Day in the life
Away from the glitz and glamour of the Olympic Games, dozens of athletes subsidise their daily training routines by having other jobs. From farming to banking, Tokyo 2020 looks at several hopefuls aiming to make an impact next summer and what roles they have outside of competition. This week, we look at Spain's Miriam Casillas, who not only swims, pedals and runs, but also graduated as a doctor.
- Name: Miriam Casillas
- Age: 28
- Country: Spain
- Sport: Triathlon
Her athlete life
Not even her 11-year-old self could have imagined that mild scoliosis would open up a path for Miriam Casillas to become an Olympian.
Young Casillas, whose real passion back then was ballet - a sport she had practised since three years old - wasn’t really keen on swimming, although it was an effective way to treat her back pain. To compensate, her father suggested triathlon, adding cycling and running to swimming.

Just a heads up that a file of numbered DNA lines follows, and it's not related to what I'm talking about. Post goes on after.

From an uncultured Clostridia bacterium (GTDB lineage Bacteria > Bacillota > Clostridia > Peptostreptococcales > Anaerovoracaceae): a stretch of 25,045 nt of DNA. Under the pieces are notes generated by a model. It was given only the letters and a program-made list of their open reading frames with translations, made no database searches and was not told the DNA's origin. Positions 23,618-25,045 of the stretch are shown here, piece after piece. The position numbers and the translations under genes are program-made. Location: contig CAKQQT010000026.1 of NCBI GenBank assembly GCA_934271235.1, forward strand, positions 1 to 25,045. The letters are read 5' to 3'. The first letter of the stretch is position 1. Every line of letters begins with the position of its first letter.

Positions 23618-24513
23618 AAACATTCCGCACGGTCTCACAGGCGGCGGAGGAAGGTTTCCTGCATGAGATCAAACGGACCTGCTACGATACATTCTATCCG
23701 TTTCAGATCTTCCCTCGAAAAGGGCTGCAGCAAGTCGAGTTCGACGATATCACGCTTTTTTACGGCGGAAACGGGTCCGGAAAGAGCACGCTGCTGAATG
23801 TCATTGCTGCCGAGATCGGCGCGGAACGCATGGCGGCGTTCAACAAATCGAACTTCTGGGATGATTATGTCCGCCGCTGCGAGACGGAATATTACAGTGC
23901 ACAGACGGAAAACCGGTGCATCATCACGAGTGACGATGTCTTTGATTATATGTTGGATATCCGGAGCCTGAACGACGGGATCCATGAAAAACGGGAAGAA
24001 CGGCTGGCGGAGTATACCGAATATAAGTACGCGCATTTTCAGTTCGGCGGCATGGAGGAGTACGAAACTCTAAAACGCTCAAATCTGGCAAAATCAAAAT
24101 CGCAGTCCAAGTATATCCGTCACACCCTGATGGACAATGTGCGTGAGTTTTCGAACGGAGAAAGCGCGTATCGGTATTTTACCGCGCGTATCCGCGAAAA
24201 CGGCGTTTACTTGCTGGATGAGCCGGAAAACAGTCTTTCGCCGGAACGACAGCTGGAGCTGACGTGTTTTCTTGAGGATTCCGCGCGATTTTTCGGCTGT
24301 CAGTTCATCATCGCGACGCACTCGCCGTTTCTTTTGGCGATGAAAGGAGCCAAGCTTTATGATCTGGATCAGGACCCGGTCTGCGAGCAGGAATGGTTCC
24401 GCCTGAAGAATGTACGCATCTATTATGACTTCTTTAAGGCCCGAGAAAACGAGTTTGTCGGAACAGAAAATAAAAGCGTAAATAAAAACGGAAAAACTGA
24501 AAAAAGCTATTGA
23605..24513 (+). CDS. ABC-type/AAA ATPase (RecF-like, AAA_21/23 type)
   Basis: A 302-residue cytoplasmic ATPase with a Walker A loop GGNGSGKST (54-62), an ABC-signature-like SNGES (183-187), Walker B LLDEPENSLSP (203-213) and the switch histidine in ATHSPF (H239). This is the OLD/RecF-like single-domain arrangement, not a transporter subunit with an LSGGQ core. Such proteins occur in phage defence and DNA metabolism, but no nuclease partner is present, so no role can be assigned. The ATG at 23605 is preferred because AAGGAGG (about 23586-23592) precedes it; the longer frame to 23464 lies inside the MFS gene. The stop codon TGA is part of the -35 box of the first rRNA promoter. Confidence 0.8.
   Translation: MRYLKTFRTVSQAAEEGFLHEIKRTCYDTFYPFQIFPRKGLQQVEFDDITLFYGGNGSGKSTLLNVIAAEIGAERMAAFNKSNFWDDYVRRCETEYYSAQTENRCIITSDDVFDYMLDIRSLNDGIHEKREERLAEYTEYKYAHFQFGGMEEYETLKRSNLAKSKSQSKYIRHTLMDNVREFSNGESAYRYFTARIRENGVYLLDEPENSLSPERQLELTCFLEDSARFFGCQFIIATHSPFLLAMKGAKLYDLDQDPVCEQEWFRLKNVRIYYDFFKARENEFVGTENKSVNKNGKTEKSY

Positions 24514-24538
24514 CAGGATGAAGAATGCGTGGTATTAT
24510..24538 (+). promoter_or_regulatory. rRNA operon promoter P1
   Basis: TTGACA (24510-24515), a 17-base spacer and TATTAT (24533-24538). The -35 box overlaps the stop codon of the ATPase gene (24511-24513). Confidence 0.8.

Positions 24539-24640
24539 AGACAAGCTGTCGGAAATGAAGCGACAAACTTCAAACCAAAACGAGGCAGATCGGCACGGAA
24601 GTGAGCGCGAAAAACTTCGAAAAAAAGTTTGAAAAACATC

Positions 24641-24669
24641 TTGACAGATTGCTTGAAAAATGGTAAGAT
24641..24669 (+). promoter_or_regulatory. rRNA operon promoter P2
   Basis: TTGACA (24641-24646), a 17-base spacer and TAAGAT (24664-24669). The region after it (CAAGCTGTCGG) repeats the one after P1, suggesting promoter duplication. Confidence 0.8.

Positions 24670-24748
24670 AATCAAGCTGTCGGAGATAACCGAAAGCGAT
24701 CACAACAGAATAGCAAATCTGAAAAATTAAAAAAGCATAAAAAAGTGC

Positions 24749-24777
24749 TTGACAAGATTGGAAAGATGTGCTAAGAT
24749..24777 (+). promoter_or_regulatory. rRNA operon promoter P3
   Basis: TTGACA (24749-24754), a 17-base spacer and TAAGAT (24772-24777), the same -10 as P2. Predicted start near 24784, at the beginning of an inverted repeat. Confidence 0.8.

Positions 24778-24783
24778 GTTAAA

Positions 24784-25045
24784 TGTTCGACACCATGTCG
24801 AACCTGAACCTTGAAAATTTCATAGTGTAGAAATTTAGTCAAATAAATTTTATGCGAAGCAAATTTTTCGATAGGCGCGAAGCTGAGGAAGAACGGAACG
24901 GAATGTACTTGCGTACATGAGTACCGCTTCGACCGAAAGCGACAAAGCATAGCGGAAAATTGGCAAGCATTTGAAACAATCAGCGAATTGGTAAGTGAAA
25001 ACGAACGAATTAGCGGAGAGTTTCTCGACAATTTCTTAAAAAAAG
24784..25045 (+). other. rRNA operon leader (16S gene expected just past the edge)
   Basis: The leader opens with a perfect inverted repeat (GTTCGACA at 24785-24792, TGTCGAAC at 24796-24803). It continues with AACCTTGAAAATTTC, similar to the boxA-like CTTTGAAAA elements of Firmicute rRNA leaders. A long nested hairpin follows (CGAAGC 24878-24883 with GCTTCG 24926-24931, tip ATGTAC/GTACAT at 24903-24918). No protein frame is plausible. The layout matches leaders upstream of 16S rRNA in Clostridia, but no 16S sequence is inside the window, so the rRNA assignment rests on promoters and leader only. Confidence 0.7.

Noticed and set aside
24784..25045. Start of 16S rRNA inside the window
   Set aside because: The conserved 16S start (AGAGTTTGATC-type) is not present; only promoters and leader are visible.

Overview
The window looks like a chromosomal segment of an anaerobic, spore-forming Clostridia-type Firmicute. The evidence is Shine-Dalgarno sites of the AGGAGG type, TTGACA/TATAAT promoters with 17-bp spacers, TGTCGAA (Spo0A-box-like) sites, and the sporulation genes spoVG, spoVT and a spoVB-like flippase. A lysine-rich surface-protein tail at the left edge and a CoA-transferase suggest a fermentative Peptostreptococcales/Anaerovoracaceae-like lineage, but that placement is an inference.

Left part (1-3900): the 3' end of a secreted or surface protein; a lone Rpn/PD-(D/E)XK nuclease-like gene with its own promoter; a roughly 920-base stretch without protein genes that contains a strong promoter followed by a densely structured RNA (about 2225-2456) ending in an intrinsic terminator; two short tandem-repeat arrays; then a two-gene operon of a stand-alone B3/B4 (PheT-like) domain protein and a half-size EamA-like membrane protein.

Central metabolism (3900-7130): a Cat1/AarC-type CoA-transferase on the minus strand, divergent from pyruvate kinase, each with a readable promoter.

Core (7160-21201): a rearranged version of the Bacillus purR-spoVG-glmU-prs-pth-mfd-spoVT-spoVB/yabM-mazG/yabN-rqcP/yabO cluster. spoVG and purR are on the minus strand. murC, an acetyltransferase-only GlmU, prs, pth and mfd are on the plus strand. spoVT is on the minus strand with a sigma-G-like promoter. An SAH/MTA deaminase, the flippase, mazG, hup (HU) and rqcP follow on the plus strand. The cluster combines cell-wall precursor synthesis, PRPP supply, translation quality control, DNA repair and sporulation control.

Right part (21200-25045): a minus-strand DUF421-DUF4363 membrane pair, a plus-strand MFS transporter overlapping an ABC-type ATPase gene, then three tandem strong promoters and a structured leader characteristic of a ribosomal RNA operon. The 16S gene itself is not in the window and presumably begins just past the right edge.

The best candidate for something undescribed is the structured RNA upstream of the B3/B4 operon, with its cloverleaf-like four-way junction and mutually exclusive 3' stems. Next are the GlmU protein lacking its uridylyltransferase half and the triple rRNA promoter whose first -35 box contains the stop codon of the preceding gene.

And that was the beginning of a 17-year journey that has seen her become Spain’s national champion, a World Cup medallist and a Rio 2016 Olympian - something she is set to repeat at Tokyo 2020.
A key moment in her life, both from an athletic and professional standpoint, was when she moved from her hometown of Badajoz to Madrid, where she went to medical school and trained at the high-performance training centre, Joaquin Blume.
Her professional life
Olympian was not the only title Casillas won in 2016, as she graduated from medical school that same year.
“Thinking about it now that its been years since I graduated from medical school, it even seems crazy to me that I combined it with the triathlon,” Casillas said to Telva magazine.
“To me, there have been two key things: one is that I love both triathlon and medicine, so dedicating my time to them wasn’t really hard; and second was making the most of the time I had to train, study and rest.”
Another important factor that helped Casillas succeed in both areas of her life was the support of her family.
“I’m the one who is most demanding of myself. They (my family) have always been by my side to calm me down and take things slowly, step-by-step, and not get overwhelmed”.
Despite already being a doctor, this Olympic triathlete is keen to make the most of her best athletic years, knowing that the next chapter of her life will be spent in the field of medicine.
“I’ll continue competing for some years and when I no longer can, I will dedicate myself to medicine”, she told Hoy.